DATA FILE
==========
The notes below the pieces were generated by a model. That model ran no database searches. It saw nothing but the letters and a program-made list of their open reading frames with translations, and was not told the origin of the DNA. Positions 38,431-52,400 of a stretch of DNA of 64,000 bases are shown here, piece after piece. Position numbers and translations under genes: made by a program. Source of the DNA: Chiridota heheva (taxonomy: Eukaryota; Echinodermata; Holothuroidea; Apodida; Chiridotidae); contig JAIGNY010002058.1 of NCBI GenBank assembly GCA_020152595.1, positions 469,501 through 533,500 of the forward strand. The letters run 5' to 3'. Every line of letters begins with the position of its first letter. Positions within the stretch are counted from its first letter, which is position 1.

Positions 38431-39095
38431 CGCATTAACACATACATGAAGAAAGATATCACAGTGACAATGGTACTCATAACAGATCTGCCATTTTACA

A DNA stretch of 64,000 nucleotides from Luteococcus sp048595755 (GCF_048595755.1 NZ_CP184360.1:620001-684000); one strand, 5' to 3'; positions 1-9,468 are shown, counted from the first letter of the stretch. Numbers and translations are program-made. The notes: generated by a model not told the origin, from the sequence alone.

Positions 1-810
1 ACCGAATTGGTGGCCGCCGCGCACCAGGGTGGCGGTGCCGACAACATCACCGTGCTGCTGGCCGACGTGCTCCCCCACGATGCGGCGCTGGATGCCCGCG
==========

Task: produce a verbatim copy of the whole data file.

The notes below the pieces were generated by a model. That model ran no database searches. It saw nothing but the letters and a program-made list of their open reading frames with translations, and was not told the origin of the DNA. Positions 38,431-52,400 of a stretch of DNA of 64,000 bases are shown here, piece after piece. Position numbers and translations under genes: made by a program. Source of the DNA: Chiridota heheva (taxonomy: Eukaryota; Echinodermata; Holothuroidea; Apodida; Chiridotidae); contig JAIGNY010002058.1 of NCBI GenBank assembly GCA_020152595.1, positions 469,501 through 533,500 of the forward strand. The letters run 5' to 3'. Every line of letters begins with the position of its first letter. Positions within the stretch are counted from its first letter, which is position 1.

Positions 38431-39095
38431 CGCATTAACACATACATGAAGAAAGATATCACAGTGACAATGGTACTCATAACAGATCTGCCATTTTACA

A DNA stretch of 64,000 nucleotides from Luteococcus sp048595755 (GCF_048595755.1 NZ_CP184360.1:620001-684000); one strand, 5' to 3'; positions 1-9,468 are shown, counted from the first letter of the stretch. Numbers and translations are program-made. The notes: generated by a model not told the origin, from the sequence alone.

Positions 1-810
1 ACCGAATTGGTGGCCGCCGCGCACCAGGGTGGCGGTGCCGACAACATCACCGTGCTGCTGGCCGACGTGCTCCCCCACGATGCGGCGCTGGATGCCCGCG